It’s pretty heady stuff, but I suppose that was the point of Dollhouse. I do think a lot of these questions are a lot more present in my mind as I go about my daily life than they were before I worked on Dollhouse.
TFAW.com: Since this takes place before “Epitaph Two: Return,” you do have some limits as to where the story can go. Does it feel restrictive?
AC: We intentionally wrote “Epitaph Two: Return” in a way that left a lot of backstory unanswered. We wanted there to be a lot of blanks left to fill in case the series ever continued (either on TV or in comic form). Characters had undergone changes since “Epitaph Part One,” but we didn’t explain a lot of the how or why of these changes. That openness actually made it a lot of fun to write the Epitaphs miniseries because it meant we got to fill in those details. For instance, in the series finale, we never explained how it was that Alpha went from being the villain of the show to an unlikely ally. That gave Jed, Maurissa and I the space to create an arc for Alpha in the miniseries.
TFAW.com: It looked like Alpha was getting it together, but after his attempted imprinting, he’s back to killing–and making deals to justify it, like an addict. What’s it like writing for this very fractured, flawed character again?
AC: Writing Alpha is blast because he’s so unpredictable. Even when I sit down to write an Alpha scene, I’m often surprised with the direction a scene can take. The only time I actually got to write Alpha during the series was in “Epitaph Two,” so I can’t tell you how excited I was to get the chance to write for that character for an entire miniseries.
TFAW.com: I think my favorite part is the multiple Ivies and all of their issues and interactions. Was this a scenario that came up while you were working on the show?
AC: The multiple Ivies was something that Jed, Maurissa, and I came up with when we had a brainstorm dinner to talk about the miniseries. Ivy was always a fun character to write, so she seemed like the natural choice when we were trying to decide who to have inhabit the bodies of multiple characters. In a way, I think the multiple Ivies is an outgrowth of the Victor/Topher character from the TV show.
The idea of having two Ivies make out with one another is something I pitched way back on the show. Joss sent us home one night to think of the weirdest fantasies a Dollhouse client could ask for. I came in the next day and pitched the idea of a client hooking up with himself, and I just got blank stares from everyone. Apparently, that was a little too weird, even for Dollhouse–well, I guess not too weird for Dollhouse in comic book form.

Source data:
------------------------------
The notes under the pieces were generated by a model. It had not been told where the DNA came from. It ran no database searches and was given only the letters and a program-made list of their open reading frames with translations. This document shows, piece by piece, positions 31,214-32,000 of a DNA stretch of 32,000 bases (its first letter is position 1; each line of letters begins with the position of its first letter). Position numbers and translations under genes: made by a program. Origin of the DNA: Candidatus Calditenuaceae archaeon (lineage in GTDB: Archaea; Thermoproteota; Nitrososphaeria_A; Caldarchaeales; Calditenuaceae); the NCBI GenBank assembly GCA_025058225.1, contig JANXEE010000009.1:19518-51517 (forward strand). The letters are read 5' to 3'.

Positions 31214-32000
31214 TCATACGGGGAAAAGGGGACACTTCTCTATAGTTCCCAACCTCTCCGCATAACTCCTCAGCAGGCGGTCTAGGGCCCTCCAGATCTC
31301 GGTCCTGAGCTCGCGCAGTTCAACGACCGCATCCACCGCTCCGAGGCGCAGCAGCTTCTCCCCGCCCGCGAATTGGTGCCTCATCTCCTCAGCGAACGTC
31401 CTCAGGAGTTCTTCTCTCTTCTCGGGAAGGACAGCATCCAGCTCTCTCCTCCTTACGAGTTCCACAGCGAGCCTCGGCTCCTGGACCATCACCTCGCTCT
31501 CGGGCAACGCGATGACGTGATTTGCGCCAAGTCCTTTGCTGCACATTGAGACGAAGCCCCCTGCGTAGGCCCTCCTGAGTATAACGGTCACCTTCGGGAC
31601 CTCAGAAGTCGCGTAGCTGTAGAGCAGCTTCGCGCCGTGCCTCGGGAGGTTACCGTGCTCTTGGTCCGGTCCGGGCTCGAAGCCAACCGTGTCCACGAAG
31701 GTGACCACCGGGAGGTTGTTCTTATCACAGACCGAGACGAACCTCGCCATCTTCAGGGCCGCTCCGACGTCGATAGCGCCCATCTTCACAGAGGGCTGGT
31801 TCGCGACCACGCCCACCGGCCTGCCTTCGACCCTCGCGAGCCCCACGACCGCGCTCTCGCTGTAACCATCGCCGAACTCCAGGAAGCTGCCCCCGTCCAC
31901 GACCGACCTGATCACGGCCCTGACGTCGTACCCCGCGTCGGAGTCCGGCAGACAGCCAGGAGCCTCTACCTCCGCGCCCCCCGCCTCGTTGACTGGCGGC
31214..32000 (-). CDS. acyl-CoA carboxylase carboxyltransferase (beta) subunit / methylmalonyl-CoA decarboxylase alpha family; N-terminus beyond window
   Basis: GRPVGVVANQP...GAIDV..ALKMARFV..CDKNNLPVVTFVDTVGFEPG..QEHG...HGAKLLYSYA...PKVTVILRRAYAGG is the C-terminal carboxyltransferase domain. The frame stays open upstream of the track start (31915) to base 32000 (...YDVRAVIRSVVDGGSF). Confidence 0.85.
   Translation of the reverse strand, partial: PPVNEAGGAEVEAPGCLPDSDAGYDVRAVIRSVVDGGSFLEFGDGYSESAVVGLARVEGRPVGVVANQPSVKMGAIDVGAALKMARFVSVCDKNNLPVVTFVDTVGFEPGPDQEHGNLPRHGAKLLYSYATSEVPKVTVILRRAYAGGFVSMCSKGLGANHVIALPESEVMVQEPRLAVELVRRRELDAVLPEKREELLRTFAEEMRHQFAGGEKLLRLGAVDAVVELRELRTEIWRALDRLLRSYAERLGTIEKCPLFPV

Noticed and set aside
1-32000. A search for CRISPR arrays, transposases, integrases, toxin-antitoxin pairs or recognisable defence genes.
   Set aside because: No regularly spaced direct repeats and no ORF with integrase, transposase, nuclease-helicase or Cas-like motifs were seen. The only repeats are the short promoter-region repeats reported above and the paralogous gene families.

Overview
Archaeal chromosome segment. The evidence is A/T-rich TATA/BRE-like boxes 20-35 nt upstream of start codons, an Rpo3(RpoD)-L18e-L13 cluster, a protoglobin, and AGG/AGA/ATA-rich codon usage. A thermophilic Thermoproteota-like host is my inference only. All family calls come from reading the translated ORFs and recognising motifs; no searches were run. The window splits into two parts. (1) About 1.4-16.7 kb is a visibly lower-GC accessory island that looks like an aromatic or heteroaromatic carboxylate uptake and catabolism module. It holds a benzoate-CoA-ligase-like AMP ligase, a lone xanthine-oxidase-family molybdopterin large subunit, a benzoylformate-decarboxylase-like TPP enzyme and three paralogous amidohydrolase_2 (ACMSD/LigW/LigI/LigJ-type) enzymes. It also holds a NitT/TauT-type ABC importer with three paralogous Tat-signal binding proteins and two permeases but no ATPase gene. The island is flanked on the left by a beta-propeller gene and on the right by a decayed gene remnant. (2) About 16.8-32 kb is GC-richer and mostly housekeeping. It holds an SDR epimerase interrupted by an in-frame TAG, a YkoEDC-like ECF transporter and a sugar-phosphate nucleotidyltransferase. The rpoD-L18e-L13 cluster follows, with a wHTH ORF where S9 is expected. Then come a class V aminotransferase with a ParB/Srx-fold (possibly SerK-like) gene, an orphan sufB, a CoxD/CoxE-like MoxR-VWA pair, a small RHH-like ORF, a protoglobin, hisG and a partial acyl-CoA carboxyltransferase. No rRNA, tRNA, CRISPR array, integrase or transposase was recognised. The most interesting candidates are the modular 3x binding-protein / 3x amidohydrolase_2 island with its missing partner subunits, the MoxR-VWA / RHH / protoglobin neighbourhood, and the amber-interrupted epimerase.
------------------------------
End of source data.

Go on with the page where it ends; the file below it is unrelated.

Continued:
TFAW.com: Are there any plans for future Dollhouse comics, after #5?
AC: Jed, Maurissa and I have spoken about ideas for a continuation to Epitaphs with Scott and Sierra. Right now it seems like the thing that’s limiting us is time. We’d all love to work together, but at the moment we’re all pretty busy and finding the time to all get together to break stories is a bit of a challenge. But that doesn’t mean it won’t happen. Jed, Mo, and I have a strong connection to the Dollhouse characters and would love to explore what was going on with some of the characters we didn’t touch on in the miniseries. We’ve talked about a really cool idea for a Dominic/Adelle storyline, and we’d love to go back and explore Tony and Priya’s relationship.
TFAW.com: Scott Allie has said on several occasions that it’s much easier to make the shift from screenwriting to comics than from prose writing. How has the learning curve been for you?
AC: I think that’s a fair assessment. TV and screenwriting is such a visual medium that it seems much closer to comics writing than any other kind. There was definitely a learning curve, but the Dark Horse team helped me through it (and continues to do so). I think the biggest challenge in going from screenwriting to comic writing is to think more like a writer/director than just a writer. In a TV or film script, there are lots of things that I would leave up to the director to fill in, but in comics I end up being much more specific.
TFAW.com: Have you gotten the comics bug? Do you think you’ll embark on some creator-owned comics in the future?
AC: I think I got the comics bug the first time I opened up the file that had the pencils for Dollhouse #1. There’s something really cool about seeing a talented artist create a world, especially something as crazy as the Dollhouse apocalypse. I would love to embark on some comics of my own, but that will probably have to wait until I’m further along with Buffy Season 9.
Our thanks to Chambliss for the stellar interview! You can find all of the Joss Whedon-related comics, graphic novels, statues, and more you crave right here at TFAW.com–and save 10-50%!